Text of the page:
How I Shifted from Just Counting Calories to Supercharging My Fitness Workouts
This is part of a weight loss and fitness improvement series that I’m writing to share how I went from 222 pounds and unable to bike more than 20 minutes on a Peloton to 153 pounds and running 8–12 miles / day in just 18 months.
I’m no superhero and I’m not going to give you some unrealistic story that is unachievable. I have been on an 18-month, consistent, focused, data-driven approach to improving everything about myself from food to workouts to sleep (Oura Ring) to water intake (Hidrate). I will publish a lot more about the gear I used and what works and what doesn’t but today is about how I started to supercharge my workouts.
So far I have written about the psychology of food and separately about the food services I use and today I am going to talk about how I gamified my sports routines to increase consistent performance every month.
I’m not a world-class athlete and I never will be (nor want to be). But I can run a 10k in sub 8-minute miles which for 52 years old and a busy, full-time job isn’t too shabby either. I can sneak out after a day of meetings and put in 10 miles and still be back at my computer 1:45 later and typing away or Zooming (with a hat and still sweaty :)).
From Food to Movement
I quantified my food intake initially through Noom and later MyFitnessPal where I keep a food journal. It’s super easy to track everything and at the end of the day it tells you not total calories but also breakdown by fat, carbs and protein (plus sodium, etc). I track my weight every morning first thing when I wake up on a Withings Body+ scale.
Armed with food & weight data and goals I turned to increasing my exercise alongside reducing my calories. Noom had a rule that you could “eat 50% of all calories burned” so that if I burned 700 calories in a day I could eat an extra 350 calories so I became extra motivated to burn those 700 calories! When I started I didn’t feel I had the time for monster workouts (and in reality I wasn’t ready for it) but I found that I could use my Apple Watch to track my walks and after that everything became a walk. I became less interested in taking the subway in NY when I could walk 3 miles to my meeting just by leaving a little bit earlier and taking calls along the way.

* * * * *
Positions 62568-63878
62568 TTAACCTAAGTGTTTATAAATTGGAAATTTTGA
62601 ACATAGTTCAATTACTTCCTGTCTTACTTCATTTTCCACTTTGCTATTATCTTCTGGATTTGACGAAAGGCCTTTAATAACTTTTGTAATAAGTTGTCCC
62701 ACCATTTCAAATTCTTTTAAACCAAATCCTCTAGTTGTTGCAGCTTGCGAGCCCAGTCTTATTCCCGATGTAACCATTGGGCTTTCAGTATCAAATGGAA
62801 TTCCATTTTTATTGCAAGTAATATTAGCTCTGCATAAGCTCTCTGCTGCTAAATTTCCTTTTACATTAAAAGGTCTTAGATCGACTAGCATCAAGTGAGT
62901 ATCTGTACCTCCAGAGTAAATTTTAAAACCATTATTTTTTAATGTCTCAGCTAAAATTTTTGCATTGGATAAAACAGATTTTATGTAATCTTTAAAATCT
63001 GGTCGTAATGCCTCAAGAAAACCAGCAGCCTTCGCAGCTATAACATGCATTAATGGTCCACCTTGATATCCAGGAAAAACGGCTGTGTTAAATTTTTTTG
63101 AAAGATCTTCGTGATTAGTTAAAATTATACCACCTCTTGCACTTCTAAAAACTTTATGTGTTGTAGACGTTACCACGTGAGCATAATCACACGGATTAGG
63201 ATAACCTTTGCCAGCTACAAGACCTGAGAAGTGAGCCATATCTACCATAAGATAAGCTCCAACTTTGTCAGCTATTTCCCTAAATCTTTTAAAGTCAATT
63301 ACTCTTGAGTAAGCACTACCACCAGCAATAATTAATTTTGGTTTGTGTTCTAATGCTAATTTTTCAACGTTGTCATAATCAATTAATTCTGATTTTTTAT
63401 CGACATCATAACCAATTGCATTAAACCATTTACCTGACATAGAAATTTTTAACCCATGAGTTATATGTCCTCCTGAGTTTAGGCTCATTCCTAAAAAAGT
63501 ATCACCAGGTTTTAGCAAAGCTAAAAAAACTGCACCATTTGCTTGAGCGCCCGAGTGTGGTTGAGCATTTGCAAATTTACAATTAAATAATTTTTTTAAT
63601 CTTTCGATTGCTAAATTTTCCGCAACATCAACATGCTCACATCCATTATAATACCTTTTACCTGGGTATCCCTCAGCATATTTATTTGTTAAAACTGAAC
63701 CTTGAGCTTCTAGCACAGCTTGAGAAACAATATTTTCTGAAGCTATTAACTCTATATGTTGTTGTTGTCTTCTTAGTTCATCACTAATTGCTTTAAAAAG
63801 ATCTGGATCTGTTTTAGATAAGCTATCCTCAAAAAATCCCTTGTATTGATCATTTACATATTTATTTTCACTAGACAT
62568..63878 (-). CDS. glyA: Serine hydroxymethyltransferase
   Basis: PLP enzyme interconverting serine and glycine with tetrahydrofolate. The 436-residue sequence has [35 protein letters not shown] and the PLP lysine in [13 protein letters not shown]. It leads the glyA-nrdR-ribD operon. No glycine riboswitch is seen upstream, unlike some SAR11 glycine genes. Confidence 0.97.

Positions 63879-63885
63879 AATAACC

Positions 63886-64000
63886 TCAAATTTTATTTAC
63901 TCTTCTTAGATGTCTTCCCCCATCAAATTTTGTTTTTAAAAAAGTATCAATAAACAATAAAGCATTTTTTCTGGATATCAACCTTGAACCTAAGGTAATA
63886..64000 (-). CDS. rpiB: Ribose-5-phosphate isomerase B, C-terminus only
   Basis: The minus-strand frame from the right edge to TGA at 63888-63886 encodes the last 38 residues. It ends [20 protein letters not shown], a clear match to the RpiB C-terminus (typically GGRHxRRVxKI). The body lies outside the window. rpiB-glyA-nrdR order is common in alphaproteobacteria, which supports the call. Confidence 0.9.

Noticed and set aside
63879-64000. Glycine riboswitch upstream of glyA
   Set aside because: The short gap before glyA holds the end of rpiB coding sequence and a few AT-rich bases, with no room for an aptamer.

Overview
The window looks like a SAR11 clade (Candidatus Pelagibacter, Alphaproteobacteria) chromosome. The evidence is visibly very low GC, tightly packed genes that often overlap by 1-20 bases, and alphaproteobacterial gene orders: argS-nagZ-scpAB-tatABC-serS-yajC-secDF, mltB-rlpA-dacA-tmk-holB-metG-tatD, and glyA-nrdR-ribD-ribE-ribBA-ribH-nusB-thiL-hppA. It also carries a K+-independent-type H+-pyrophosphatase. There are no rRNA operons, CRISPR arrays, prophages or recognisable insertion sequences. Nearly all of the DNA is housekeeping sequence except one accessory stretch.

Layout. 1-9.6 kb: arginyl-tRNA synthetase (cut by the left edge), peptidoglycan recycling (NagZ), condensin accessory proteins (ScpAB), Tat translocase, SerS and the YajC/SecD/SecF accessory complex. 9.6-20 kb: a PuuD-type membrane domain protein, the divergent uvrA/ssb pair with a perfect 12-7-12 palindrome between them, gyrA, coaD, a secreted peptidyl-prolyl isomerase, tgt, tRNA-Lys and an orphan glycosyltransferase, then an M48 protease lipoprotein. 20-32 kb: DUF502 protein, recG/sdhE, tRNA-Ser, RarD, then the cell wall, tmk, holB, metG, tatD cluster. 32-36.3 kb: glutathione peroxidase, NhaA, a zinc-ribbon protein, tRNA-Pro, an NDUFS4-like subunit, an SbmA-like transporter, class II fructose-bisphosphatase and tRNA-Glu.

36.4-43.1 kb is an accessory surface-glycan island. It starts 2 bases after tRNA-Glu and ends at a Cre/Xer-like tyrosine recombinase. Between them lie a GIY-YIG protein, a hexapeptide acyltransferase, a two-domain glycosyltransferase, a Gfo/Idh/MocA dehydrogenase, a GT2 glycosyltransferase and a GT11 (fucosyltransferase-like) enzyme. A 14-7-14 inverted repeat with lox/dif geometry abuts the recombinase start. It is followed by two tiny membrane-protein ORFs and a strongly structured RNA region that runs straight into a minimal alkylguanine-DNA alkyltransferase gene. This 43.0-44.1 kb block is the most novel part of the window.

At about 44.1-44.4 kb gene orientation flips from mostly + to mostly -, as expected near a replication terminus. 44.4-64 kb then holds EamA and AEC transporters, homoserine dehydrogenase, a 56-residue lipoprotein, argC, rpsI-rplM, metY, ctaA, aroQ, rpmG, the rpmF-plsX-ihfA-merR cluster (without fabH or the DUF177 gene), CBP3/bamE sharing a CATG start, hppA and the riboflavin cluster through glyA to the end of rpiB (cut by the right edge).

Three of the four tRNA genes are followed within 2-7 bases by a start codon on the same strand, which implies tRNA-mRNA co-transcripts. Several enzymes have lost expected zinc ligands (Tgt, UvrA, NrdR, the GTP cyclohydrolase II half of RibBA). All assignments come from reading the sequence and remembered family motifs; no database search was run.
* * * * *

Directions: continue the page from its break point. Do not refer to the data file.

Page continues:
I stopped planning breakfast, lunch and dinner meetings and instead did walk-and-talks. I wanted to see how many miles per day I could walk just doing the things I normally did every day. Calls were done on my AirPods and with my phone in my pocket. I became as obsessive about my daily walking targets as my food logging had become. I would meet people for hour-long hikes and not hour-long lunches.
I would plan a day around which calls I could take while I was walking and which meetings could be mobile. One day when my car was in the shop I asked my colleague Stuart for a ride home but I asked him to drop me a mile away from my house so I could walk the last mile. I became a bit obsessive about hitting my daily targets. It was only 15 minutes extra but I was happy to have the extra mileage before dinner time so I had more calories available to eat if I wanted them.
It became a lifestyle, a habit. Not overnight. I made small changes and locked in those habits. Then I would always look for other things I could add. It was all about the numbers, the daily goals, the weigh-in every morning, keeping to my calories targets and not breaking my “streak.” It was a game. I was gamifying myself.
I used the Apple Watch to show how many days in a row I had hit my walking targets and my calorie targets and I didn’t want to break streak. I even found myself standing up in meetings so that I could “close all three circles.”
I knew that I was giving over to a game, to numbers, to silly mind games of streaks but I decided to embrace it. I convinced myself that if I broke streak I might then not get back on the horse. It’s like the kids with their obsession with Snapchat streaks.
Then I found my next set of metrics to take me to the next level. After just four months I had hit my first big target getting my weight from 222 to 200 and now this number that seemed impossible when I began was now in sight. 1–8–5.
I had never been able to hit it before as 195–200 always seemed to be my yo-yo point where I’d revert back to bad habits and give up whatever fad diet got to me to 200. Not this time. I was ready for the next level.
The “Real Effort”
Next up in my bigger push was Peloton. I started riding again and found it exhausting. I started on my advanced beginner Ally Love rides for 20 minutes. I was hooked on the positivity. At a time where the world was a constant Trump dumpster fire of negative news I found Ally’s positivity so up lifting.